The premiere of this festive feast of dance was in St Petersburg in 1892, and it has been the Christmas gift that keeps on giving ever since.
The Birmingham Royal Ballet's version stars a traditional turn-of-the-century setting and sumptuous period costumes dominated by warm reds - the walls and drapes of the drawing room, the flickering firelight, the magician Drosselmeyer's extended cloak and Mrs Stahlbaum's stunning crimson dress.
The Christmas Eve party is in full swing. The children, having danced for the grown-ups and been wowed by the magician, here a mystical Rasputin-like figure, are presented with gifts from a large pile below the tree, among them a Nutcracker for Clara.
Unable to sleep, Clara later comes downstairs, and here the magic enters a new dimension. The Christmas tree starts growing, dwarfing her, and the rats, previously seen careering around the stage in clockwork form, come to life, King Rat springing from the gigantic fireplace intent on abducting Clara.
She is saved by the toy soldiers, earlier seen packed side by side in a box under the tree, now come to life. It is a triumph of costume and set design.
The Nutcracker transforms into a prince and takes Clara to the Land of Frosted Sugar. Enter dancing snowflakes waltzing through falling snow, it's all so sparkly and delicate.
The second act opens with Clara being transported on the back of a swan, but then comes a difficult halting in the flow of the story.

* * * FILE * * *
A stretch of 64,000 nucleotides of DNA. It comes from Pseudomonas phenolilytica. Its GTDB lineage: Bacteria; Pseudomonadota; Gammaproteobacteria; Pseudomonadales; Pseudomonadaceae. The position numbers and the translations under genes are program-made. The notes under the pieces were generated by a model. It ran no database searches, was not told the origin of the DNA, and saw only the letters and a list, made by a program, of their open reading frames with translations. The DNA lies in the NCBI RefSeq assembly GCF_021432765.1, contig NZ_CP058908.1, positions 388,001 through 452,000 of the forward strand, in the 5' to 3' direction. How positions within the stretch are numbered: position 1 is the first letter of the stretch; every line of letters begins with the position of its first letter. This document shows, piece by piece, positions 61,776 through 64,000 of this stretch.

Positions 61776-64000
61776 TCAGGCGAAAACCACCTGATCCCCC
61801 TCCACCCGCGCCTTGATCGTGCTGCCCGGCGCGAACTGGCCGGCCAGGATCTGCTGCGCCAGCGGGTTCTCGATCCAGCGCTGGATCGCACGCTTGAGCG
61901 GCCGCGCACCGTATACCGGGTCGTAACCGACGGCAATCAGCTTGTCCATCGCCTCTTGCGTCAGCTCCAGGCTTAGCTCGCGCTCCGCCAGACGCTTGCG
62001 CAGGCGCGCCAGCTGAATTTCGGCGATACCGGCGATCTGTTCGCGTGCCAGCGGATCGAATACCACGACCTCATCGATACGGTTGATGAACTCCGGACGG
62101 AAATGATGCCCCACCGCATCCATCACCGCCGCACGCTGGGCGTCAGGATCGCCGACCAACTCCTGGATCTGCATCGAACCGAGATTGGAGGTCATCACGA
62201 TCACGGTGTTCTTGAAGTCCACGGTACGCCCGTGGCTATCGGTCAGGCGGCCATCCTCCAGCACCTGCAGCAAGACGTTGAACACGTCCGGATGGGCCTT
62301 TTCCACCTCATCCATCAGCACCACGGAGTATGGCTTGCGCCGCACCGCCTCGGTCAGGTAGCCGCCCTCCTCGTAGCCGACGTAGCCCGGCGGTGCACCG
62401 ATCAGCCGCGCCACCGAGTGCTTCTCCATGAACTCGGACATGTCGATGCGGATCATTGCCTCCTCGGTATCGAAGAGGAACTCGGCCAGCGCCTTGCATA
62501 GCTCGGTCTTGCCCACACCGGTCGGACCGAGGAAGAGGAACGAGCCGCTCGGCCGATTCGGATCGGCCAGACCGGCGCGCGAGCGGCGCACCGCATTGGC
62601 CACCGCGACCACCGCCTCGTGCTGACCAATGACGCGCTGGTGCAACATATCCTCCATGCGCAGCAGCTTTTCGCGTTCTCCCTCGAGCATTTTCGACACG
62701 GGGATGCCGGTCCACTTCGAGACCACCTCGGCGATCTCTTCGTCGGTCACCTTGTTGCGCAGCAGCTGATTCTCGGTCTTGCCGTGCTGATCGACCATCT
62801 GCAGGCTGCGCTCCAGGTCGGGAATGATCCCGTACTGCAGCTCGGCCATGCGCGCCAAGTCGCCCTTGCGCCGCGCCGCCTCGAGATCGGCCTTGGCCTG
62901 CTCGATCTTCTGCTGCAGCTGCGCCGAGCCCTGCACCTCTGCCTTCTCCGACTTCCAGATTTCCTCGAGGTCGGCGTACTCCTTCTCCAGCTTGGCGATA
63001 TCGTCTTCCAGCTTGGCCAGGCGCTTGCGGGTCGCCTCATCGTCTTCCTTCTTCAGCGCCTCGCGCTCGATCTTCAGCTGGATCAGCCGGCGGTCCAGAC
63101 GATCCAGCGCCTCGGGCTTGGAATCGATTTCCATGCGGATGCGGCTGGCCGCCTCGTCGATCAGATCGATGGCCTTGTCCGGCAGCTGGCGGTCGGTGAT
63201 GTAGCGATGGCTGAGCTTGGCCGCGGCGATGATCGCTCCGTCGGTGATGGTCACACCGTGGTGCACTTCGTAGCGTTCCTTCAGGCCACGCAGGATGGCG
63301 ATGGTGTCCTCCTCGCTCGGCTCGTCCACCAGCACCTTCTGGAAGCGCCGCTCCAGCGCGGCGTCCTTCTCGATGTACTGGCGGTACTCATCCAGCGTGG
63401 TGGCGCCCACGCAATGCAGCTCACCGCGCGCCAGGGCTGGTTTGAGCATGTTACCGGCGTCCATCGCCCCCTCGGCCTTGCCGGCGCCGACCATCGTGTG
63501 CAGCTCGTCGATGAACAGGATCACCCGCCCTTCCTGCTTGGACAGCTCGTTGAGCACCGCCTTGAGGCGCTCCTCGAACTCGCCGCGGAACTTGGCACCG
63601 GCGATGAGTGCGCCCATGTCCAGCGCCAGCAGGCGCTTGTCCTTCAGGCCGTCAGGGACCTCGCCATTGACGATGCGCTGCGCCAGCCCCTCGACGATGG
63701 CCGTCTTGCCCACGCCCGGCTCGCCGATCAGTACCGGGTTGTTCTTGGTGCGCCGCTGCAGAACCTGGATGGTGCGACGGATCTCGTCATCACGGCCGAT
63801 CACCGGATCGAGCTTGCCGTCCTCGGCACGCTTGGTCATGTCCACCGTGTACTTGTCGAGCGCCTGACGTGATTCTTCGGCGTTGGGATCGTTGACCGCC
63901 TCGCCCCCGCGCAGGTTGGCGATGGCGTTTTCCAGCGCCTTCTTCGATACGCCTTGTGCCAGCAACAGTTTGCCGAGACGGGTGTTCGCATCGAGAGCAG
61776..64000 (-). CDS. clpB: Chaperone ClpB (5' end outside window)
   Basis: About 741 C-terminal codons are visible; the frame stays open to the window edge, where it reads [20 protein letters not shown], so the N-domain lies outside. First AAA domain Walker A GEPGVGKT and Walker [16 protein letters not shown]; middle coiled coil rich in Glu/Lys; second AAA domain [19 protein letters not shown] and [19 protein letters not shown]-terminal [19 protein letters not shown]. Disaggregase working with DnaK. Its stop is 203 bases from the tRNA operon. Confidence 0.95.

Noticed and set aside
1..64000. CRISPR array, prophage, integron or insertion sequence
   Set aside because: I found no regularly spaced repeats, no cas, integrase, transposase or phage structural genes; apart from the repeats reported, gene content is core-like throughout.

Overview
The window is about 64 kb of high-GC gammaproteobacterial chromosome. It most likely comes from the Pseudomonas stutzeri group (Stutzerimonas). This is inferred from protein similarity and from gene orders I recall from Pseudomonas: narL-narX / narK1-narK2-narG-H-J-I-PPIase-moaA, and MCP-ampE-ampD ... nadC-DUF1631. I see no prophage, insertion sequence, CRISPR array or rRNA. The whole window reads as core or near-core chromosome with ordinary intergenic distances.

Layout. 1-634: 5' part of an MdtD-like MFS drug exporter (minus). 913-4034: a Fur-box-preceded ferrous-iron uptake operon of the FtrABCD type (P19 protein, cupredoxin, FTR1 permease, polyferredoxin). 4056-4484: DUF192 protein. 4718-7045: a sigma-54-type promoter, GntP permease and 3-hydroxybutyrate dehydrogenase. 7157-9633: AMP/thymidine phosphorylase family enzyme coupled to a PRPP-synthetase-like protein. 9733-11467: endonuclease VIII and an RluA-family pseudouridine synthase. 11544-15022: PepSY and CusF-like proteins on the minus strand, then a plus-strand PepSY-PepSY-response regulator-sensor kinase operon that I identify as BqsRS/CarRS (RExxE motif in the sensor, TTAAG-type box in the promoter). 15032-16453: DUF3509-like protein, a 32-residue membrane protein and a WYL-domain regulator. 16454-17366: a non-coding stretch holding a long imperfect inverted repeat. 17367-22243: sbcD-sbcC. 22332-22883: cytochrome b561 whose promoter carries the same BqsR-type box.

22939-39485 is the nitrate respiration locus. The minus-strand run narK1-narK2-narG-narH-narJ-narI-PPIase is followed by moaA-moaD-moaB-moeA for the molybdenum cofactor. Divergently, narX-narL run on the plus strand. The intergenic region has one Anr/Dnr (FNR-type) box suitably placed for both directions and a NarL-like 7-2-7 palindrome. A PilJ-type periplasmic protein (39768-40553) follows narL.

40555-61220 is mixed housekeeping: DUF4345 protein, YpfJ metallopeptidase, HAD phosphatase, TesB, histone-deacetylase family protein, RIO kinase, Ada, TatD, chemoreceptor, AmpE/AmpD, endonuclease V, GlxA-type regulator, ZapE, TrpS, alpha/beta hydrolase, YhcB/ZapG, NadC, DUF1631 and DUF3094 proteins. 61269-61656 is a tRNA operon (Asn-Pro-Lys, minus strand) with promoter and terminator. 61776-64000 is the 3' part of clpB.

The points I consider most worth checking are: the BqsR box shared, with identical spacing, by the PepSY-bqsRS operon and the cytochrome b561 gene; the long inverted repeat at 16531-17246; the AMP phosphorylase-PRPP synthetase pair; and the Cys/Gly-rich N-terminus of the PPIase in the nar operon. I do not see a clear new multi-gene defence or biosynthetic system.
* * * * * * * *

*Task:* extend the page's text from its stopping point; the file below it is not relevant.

In many ways, The Nutcracker is a game of two halves with a disconnect in the setting, the look and the characters - yet the spectacle of the dance, the power of the imagination and the magic of Christmas provide the continuity that pulls us through.
The introduction of new characters in the second half is also an opportunity to showcase the talents of the company's other lesser-ranked yet spectacular dancers.
We are entertained by the fiery Spaniards and the exuberant Russians, if slightly underwhelmed by the awkward Chinese duet. But it is the sinuous suppleness of the Arbians that steals this particular show-within-a-show.
The appearance of the Sugar Plum Fairy is glorious climax to this wonderful Yuletide starter, which across its two-hour running time oozes effortless elegance.
Above all, Peter Wright's Nutcracker reminds us of the wonderment of Christmas, with its grandeur of scale, enchanting sets and gorgeous dancing. It remains a much-loved seasonal staple of a West Midlands Christmas.
Runs until December 14.